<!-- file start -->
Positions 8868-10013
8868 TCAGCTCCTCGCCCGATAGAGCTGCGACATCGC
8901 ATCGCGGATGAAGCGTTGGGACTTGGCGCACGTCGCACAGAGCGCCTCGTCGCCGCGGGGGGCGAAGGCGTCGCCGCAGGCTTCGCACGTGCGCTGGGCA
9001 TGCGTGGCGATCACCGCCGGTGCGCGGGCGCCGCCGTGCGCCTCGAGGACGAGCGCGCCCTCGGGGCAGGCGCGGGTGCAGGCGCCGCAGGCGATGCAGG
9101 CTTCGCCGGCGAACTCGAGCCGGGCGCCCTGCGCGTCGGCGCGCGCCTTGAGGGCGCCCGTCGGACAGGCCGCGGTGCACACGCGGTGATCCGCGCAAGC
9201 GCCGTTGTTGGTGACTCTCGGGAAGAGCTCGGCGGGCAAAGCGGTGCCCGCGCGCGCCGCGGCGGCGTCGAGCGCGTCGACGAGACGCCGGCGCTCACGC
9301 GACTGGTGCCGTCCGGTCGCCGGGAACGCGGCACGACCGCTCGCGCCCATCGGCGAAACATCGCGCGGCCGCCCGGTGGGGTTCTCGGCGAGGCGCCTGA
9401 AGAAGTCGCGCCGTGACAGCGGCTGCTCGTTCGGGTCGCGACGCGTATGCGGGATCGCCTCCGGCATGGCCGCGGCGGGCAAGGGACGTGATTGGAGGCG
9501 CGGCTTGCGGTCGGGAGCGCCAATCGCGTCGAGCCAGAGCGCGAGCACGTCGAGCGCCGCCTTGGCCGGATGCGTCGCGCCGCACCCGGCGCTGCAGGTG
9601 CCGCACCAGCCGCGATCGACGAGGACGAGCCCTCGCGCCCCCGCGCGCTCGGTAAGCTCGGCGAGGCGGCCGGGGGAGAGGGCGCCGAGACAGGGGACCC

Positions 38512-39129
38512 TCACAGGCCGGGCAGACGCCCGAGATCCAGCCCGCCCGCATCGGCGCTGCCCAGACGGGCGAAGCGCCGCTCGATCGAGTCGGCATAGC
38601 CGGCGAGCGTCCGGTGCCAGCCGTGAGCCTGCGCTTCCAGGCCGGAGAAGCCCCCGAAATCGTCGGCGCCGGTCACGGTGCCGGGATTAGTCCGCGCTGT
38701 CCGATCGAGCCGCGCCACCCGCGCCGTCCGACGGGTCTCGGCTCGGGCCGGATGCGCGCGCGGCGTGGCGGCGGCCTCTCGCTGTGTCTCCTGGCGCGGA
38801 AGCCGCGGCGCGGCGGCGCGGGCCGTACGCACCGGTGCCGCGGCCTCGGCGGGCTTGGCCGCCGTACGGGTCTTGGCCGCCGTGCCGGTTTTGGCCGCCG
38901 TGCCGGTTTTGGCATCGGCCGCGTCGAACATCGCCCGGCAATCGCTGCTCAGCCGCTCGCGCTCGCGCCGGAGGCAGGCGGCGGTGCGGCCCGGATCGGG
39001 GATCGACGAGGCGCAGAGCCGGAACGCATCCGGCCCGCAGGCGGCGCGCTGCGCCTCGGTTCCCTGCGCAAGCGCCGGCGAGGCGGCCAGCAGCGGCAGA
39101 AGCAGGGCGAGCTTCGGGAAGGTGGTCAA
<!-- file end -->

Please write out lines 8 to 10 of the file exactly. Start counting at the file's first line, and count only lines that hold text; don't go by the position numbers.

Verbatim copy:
9401 AGAAGTCGCGCCGTGACAGCGGCTGCTCGTTCGGGTCGCGACGCGTATGCGGGATCGCCTCCGGCATGGCCGCGGCGGGCAAGGGACGTGATTGGAGGCG
9501 CGGCTTGCGGTCGGGAGCGCCAATCGCGTCGAGCCAGAGCGCGAGCACGTCGAGCGCCGCCTTGGCCGGATGCGTCGCGCCGCACCCGGCGCTGCAGGTG
9601 CCGCACCAGCCGCGATCGACGAGGACGAGCCCTCGCGCCCCCGCGCGCTCGGTAAGCTCGGCGAGGCGGCCGGGGGAGAGGGCGCCGAGACAGGGGACCC